10 thoughts on the gym and its native inhabitants.

While being injured I’ve been in the gym more than I usually would be, doing weight and “cardio” (I HATE that term) sessions, sometimes twice a day. So I’ve got to do quite a bit of gym anthropology. My main observations are:

  1. Some of the personal trainers are really, really bad. I watched as one “trained” a girl on the squat rack. Every single squat she did, she rotated her left leg laterally at the knee. Every time. Not once was she corrected. I think the trainer was too busy watching himself in the mirror.
  2. Some of the personal trainers are brilliant. Over the last few weeks I’ve coincided with a session between a freelance trainer and a very overweight young woman, who at the start was extremely nervous. Each week he’s helped her gain in confidence, given her really well designed exercises and kept her interested, pushing without exhausting. I was impressed.
  3. “Cardio” is bulls*it. I was doing a lot of work on the elliptical and step machines to try to keep up my fitness while I couldn’t run. It didn’t work. Nothing really emulates the effect of pure running. If you want to get fit, don’t call it “cardio”, just put on some decent trainers and go outside and run if you can. If you can’t because of injury, and you are a runner already, embrace the enforced rest because even if you spend hours on the elliptical, you’ll lose fitness. Concentrate on building strength through weight and circuit training. Do pool running if you really must. Spinning is probably worth doing (I couldn’t because it hurt my leg to push down through the pedals). But don’t even try to keep running fit because you can’t.
  4. The gym is boring, but doing crossfit style intensity exercises makes it more interesting. Just be aware that you will shred your arms.
  5. Do use a recovery drink after doing weights or circuits as otherwise you’ll be starving in a few hours. But commercial whey protein shakes are vile. I use pure powered chia seeds mixed in with coconut water and almond milk. It sounds weird but it is far, far nicer than the chemical nastiness that are whey protein mixes.
  6. Men don’t like girls who use the barbells and benches. They try to cut in and add additional plates when you are having a drink. Screw them. They wouldn’t do that to another dude. Call them out on it and stand your ground.
  7. Gyms are strange places when it comes to bodies. People do check each other out. People do like to shame and compare. I’m a lot more muscular now that I was a few years ago. I’ve been told I’m “lucky” (err, no, I work really hard for this physique). I’ve had men comment that I’m “obviously in shape but I bet you can’t lift xyz” (intimidated/a bit jealous/whatever).
  8. It is truly amazing how not fit most people are. 20 minutes slow running on a treadmill has most gym goers gasping for air.
  9. The majority of gym goers sort of float from machine to apparatus, doing a bit of this and a bit of that, not particularly hard, without much structure. This is marginally better than sitting in Starbucks. But it doesn’t do much for your fitness (see #8 above).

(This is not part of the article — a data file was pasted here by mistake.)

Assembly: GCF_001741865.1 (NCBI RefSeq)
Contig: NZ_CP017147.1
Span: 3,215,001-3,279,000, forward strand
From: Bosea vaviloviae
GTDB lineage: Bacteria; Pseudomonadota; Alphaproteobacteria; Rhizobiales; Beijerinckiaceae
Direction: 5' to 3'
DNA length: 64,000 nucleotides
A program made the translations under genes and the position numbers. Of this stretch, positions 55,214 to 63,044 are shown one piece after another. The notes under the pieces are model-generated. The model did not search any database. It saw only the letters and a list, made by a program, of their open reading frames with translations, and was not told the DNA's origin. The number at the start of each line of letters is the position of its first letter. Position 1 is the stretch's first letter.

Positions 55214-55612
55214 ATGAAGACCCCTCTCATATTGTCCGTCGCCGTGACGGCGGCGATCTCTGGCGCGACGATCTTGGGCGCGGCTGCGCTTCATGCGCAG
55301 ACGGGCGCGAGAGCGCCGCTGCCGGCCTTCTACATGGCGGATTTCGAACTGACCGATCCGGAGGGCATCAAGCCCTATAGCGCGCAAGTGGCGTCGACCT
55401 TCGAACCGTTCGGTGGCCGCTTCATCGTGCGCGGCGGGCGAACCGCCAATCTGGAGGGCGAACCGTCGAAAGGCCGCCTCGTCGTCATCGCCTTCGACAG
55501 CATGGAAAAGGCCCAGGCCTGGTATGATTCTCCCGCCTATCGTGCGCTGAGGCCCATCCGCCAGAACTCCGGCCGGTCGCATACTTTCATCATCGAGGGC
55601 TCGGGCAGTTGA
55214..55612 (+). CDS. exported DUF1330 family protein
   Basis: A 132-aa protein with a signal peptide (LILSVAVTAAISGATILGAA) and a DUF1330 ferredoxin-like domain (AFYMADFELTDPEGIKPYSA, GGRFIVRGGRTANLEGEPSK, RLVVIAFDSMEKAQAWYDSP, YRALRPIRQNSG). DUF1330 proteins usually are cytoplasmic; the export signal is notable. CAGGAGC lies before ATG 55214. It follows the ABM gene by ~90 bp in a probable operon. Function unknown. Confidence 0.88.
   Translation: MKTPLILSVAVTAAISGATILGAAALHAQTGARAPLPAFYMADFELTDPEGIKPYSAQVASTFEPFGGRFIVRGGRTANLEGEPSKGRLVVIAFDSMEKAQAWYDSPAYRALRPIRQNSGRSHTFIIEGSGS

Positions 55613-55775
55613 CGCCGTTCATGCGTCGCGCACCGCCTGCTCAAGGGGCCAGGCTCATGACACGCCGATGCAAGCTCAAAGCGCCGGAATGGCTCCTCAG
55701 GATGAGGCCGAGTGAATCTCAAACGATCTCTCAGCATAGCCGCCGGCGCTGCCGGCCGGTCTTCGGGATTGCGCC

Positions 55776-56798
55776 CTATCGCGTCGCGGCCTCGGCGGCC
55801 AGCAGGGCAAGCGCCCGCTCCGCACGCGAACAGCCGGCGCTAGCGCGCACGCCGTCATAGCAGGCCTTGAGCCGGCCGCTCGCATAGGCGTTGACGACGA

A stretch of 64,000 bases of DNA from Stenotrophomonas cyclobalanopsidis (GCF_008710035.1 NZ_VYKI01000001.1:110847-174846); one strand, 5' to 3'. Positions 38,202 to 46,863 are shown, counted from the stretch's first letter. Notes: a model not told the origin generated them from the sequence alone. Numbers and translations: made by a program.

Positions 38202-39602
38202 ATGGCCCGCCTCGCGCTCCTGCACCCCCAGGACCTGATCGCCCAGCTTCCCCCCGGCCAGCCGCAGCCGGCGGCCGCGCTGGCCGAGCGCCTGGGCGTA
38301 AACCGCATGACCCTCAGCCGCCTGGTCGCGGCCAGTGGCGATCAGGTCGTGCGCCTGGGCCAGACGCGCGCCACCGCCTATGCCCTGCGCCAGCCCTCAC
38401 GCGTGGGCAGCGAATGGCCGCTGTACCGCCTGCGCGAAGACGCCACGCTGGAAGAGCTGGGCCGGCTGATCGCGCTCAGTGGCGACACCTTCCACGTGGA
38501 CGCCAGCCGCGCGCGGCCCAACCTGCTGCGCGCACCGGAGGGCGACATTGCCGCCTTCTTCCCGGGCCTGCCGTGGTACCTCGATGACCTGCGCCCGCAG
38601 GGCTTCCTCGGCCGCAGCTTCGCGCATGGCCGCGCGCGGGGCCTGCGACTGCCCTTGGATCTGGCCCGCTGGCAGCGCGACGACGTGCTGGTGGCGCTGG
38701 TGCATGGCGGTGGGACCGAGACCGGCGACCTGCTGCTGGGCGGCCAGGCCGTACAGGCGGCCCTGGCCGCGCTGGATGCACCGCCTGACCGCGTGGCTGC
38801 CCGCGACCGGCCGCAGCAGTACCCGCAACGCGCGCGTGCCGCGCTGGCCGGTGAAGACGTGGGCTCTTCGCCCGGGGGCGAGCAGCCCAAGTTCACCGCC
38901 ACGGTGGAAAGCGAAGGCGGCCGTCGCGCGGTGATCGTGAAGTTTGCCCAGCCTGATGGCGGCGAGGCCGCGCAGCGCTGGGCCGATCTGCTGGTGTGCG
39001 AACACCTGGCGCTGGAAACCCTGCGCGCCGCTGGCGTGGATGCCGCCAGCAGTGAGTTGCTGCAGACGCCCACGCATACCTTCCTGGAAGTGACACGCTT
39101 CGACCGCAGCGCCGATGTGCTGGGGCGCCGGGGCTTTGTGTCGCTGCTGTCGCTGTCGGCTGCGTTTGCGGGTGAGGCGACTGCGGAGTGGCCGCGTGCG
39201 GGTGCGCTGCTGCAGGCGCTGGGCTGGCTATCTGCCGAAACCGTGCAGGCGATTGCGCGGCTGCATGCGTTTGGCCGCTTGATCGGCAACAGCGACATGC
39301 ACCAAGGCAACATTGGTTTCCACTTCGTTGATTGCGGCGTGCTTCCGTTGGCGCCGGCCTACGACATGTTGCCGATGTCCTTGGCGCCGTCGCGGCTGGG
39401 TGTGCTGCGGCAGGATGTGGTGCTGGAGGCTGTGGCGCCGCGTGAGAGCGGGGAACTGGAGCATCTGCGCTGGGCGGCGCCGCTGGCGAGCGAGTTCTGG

10. Changing rooms are for getting changed and showering. Don’t look at me like I’m some sort of deviant because I take off my sweaty clothes and shower, dry myself off and get dressed without doing a stupid towel dance. It is female only changing room. If you can’t cope with seeing bits of my body, that is your problem.

Food, energy, fitness ….and bollocks 

Anyone who is interested in fitness or who takes part in endurance sport will have been exposed to plenty of ideologies around nutrition and health. There are a lot of them about, and endurance athletes seem to be particularly susceptible to buying into various fads and theories. I think this is because we are often desperate for something, anything, that will help us not be injured and give us the marginal gains we need to help boost out performance. 

I know a lot of endurance athletes who are by nature perfectionists. You wouldn’t put yourself through the training that it takes for a marathon, ultra, or Ironman, unless part of you believes in the ultimate perfectibility of your own body. Every training day, every meal, it becomes a means to an end: your performance. 

But bodies are rarely predictable. They get sick, injured, lack energy. They give you GI distress despite having your nutrition “dialed in”. They put on or lose weight, get hungry, crave foods that the brain says they can’t have. 

It is understandable that people grasp out for answers that purport to make sense of all of this. Eat this thing, and get this response. Your injury will get better if you do this. You are perfectible. If you are less than perfect it is because you haven’t done this, eaten that. It makes us the ideal customers. 

Truth is that lots of things work, sometimes, for some people. Other things don’t. We aren’t perfectible but can strive for incremental improvements. We shouldn’t be trying to “hack” our bodies. We should be listening to them and understanding them, not putting them in a metaphorical straight jacket woven out of ideology and stitched together with half baked theories. 

The internet is a rabbit warren of ideas, plenty of holes that you can disappear down, but a few warm spots that can protect you. Rational and intelligent people can get drawn into diet cults or exercise regimes without scepticism or scrutiny. They seek the truth, but the truth is opaque, and the only answer that makes sense is that there are no shortcuts.